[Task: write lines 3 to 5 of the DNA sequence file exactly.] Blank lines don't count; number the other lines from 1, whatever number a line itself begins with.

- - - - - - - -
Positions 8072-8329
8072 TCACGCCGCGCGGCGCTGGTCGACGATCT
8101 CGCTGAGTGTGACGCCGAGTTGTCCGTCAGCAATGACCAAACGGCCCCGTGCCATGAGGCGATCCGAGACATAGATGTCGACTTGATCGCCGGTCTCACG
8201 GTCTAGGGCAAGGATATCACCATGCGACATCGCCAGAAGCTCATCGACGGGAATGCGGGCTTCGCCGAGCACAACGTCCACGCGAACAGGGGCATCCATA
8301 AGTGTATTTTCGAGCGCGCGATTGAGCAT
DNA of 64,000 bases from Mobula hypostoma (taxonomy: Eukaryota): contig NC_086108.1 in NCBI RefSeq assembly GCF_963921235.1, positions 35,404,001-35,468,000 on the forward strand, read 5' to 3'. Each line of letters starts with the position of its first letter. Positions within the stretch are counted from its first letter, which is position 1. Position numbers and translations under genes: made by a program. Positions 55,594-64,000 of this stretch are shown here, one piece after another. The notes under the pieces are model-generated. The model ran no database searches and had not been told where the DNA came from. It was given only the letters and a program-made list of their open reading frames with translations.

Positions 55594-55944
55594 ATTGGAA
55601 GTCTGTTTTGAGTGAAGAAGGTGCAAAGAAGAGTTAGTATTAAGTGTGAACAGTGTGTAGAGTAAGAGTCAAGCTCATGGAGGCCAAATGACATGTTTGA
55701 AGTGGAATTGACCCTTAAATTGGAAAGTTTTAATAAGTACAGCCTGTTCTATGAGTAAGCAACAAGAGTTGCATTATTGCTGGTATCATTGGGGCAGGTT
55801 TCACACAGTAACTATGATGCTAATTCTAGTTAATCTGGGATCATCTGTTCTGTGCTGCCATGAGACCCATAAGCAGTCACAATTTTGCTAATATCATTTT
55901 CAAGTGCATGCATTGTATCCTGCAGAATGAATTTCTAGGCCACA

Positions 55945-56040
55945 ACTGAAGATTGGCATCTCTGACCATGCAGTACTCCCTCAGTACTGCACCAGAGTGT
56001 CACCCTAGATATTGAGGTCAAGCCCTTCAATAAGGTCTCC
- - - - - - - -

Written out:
8101 CGCTGAGTGTGACGCCGAGTTGTCCGTCAGCAATGACCAAACGGCCCCGTGCCATGAGGCGATCCGAGACATAGATGTCGACTTGATCGCCGGTCTCACG
8201 GTCTAGGGCAAGGATATCACCATGCGACATCGCCAGAAGCTCATCGACGGGAATGCGGGCTTCGCCGAGCACAACGTCCACGCGAACAGGGGCATCCATA
8301 AGTGTATTTTCGAGCGCGCGATTGAGCAT